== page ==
filter(Year != 1995 & Year != 1996 & Year != 1997)
births0306 <- select(births0306, Year, State, Births, TotalPopulation, BirthRate)
births0715 <- select(births0715, Year, State, Births, TotalPopulation, BirthRate)

Step 2 – Transforming the Data

Two population projections were provided by race, Hispanic origin, and gender by single year of age for each state for each year from 1995-2005. Projection data was summed by individual projection to obtain total population by State for the years 1998-2002, and data from all States was combined into a single data frame. Data prepared this way for Alaska in 2003 was compared with the total Alaska population for 2003 in the CDC natality file for 2003-2006, and the Series B projection was a closer fit. The Series B population projections were then used for all States from 1998-2002 for subsequent analysis.

## Prepare to join based on state name in natality data
st50 <- tibble(StateCode = state.abb, State = state.name)
stpops <- inner_join(stpops, st50)

## Use Series B projections because they are closer for AK 2003
stpopsB <- filter(stpops, Series == "B")
stpopsB <- select(stpopsB, -Series)

CDC-supplied information on births by State for 1998-2002 were combined with calculated population projections for the same period, and birth rate per 1,000 total population was calculated. This time period was then combined with births and birth rate data for 2003-2015 into a single dataset. State abbreviations were added to the dataset by joining it with the built-in state dataset from R. A subset of this dataset was created by selecting data for only the 25 States whose data was used in the Pew study in order to explore potential differences in calculated birth rate over time due to selection bias.

## Join state populations and calculate birth rate (also removes DC)
births9502 <- inner_join(stpopsB, births9502) %>%
        mutate(BirthRate = Births / Pop * 1000)
names(births9502) <- c("Year", "StateCode", "TotalPopulation", "State",
                       "Births", "BirthRate")

## Put all birth data into one data frame
births <- rbind(births0306, births0715)
births <- inner_join(births, st50)
births <- births[complete.cases(births),]

births9502 <- mutate(births9502, Year = as.integer(Year)) %>%
        select(Year, State, Births, TotalPopulation, BirthRate, StateCode)
births <- rbind(births9502, births)
births <- arrange(births, Year, State)

The average US birth rate by year was obtained by summing the births and total State populations over all States and calculating the birth rate per 1,000 total population. The average birth rate by year for the 25 States whose data was used in the Pew study was obtained by summing the births and total State populations over those States and calculating the birth rate per 1,000 total population. Note that this gives “Crude Birth Rate” and not “General Fertility Rate.”

USbirths <- summarise(group_by(births, Year), sum(Births), sum(TotalPopulation))
names(USbirths) <- c("Year", "Births", "TotalPopulation")
USbirths <- mutate(USbirths, BirthRate = Births / TotalPopulation * 1000)
save(USbirths, file = "USbirths.RData")

Step 3 – Visualizing the Data

Birth rates for each State were first plotted as time series using the ggplot2 package for R and then a step-wise line showing the US average was overlaid on the base plot.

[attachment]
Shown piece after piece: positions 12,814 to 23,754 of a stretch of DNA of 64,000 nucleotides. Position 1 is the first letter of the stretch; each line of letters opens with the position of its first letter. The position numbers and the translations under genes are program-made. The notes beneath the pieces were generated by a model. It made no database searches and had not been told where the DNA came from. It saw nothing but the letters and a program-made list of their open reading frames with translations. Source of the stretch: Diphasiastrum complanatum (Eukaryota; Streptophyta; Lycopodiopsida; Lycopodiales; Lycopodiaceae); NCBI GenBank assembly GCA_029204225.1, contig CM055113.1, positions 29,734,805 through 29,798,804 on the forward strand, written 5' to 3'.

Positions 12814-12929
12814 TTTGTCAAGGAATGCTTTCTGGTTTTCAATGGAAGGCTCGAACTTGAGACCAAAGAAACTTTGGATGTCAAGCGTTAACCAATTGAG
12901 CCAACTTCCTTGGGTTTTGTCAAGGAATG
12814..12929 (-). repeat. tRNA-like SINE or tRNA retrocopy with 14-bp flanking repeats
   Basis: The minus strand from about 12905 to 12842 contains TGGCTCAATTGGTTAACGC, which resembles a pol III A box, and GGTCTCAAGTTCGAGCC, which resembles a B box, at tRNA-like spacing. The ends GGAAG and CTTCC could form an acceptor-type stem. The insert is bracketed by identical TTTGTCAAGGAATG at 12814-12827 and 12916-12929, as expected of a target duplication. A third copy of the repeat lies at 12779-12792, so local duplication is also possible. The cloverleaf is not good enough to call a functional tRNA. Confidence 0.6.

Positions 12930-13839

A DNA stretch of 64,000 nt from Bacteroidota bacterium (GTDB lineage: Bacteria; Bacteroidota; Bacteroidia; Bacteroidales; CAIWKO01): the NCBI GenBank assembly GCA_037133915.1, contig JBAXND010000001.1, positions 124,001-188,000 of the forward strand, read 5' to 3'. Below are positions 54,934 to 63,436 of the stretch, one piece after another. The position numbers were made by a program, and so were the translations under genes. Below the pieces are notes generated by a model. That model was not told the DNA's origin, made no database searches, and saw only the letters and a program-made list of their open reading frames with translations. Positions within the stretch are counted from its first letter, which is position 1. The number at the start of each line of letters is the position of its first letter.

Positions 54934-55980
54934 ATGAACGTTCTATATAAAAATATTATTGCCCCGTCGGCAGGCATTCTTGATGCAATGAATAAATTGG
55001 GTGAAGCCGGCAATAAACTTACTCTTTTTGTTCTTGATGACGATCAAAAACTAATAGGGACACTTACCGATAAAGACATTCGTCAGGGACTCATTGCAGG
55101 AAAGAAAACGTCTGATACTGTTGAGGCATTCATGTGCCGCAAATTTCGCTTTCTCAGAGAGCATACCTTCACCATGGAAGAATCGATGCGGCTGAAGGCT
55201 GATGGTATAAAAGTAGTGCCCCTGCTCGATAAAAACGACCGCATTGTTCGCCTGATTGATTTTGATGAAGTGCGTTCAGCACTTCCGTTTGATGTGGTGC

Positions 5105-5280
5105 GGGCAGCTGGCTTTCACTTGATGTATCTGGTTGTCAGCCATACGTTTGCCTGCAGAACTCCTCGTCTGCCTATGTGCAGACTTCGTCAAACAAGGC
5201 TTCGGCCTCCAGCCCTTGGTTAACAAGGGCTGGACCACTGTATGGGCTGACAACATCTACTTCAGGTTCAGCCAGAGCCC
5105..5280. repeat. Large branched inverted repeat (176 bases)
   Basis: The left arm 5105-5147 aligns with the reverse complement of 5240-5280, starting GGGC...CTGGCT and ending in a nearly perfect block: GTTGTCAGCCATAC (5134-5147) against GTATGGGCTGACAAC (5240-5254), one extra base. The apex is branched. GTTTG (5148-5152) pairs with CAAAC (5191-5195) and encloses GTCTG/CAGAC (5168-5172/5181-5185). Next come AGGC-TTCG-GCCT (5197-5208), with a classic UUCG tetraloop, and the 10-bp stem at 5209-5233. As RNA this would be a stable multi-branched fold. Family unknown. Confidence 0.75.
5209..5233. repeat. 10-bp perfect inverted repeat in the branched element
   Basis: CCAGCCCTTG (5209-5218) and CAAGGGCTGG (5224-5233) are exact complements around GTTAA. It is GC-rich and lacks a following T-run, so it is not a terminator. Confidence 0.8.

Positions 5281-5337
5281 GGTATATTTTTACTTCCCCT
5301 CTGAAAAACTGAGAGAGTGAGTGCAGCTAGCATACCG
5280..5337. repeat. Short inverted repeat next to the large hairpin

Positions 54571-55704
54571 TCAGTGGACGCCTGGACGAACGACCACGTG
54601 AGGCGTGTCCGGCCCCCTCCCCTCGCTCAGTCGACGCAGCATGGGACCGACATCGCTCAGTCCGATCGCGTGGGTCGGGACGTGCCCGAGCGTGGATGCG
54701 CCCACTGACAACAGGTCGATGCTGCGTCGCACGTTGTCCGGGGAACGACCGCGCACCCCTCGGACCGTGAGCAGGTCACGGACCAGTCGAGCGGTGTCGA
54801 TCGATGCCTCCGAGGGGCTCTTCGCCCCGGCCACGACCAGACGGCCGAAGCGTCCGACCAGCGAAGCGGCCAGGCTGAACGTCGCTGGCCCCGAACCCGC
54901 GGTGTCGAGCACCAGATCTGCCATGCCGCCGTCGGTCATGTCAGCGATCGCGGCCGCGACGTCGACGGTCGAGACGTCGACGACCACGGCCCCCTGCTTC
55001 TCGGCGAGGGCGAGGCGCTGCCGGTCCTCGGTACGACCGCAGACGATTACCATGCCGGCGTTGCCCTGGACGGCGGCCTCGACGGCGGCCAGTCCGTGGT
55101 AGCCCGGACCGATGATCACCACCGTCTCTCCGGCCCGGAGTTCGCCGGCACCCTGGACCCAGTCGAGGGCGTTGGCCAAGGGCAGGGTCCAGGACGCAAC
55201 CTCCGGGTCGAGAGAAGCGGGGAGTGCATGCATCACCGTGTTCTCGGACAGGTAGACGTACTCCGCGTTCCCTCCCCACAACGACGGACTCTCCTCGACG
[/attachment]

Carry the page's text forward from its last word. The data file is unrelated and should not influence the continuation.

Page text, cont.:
ggplot(births, aes(Year, BirthRate, color = StateCode)) + geom_point() +
        geom_step(data = USbirths, aes(x=Year, y=BirthRate, color="US",
                                        size=1), show.legend = FALSE) +
        labs(title = "Births per 1,000 People by State and US Average",
             x = "Year",
             y = "Births per 1,000 People",
             color = "State")

The overall US birth rate did decline sharply beginning in 2008 and has not appreciably increased since the decline began.
Average birth rate for the 25 States whose data was used in the Pew study was plotted against the average US birth rate for the same time period. The plot shows that the Pew average is consistently lower than the US average, although the differences are minor. The diagonal line shows where the points would fall if the two rates were identical.

## See if Pew states are different
pewstates <- c("AL", "AZ", "CA", "CO", "FL", "HI", "IA", "ID", "KS", "MD",
               "MI", "MN", "MO", "MS", "NC", "ND", "NE", "NH", "PA", "SD",
               "TN", "UT", "VA", "WA", "WI")
pewbirths <- filter(births, StateCode %in% pewstates)
pewsum <- summarise(group_by(pewbirths, Year), sum(Births), sum(TotalPopulation))
names(pewsum) <- c("Year", "Births", "TotalPopulation")
pewsum <- mutate(pewsum, BirthRate2 = Births / TotalPopulation * 1000)

pewplot <- tibble(Year = pewsum$Year, PewRate = pewsum$BirthRate2,
                  USRate = USbirths$BirthRate)

ggplot(data = pewplot, aes(x=USRate, y=PewRate)) + geom_point() +
        geom_abline(color = "blue", slope = 1, intercept = 0,
                    show.legend = FALSE) +
        labs(title = "Comparison of Calculated Birth Rates for 25 and 50 States",
             x = "Average Births per 1,000 People, 50 States",
             y = "Average Births per 1,000 People, 25 States\n
             (used in 2010 Pew report)")


For the decade leading up to 2008, the US birth rate had been gradually declining. Beginning in 2008 it experienced a steep decrease, perhaps due in part to the economic circumstances. Nevertheless, the birth rate has not appreciably increased in the years since the recession, despite an improving economy.

Although the average birth rate of the 25 States whose data was used in the Pew study is somewhat lower than that calculated using data from all 50 States, the differences are small enough that the sample appears representative of the whole.

  1. Gretchen Livingston and D’Vera Cohn, U.S. Birth Rate Decline Linked to Recession, http://www.pewsocialtrends.org/2010/04/06/us-birth-rate-decline-linked-to-recession/.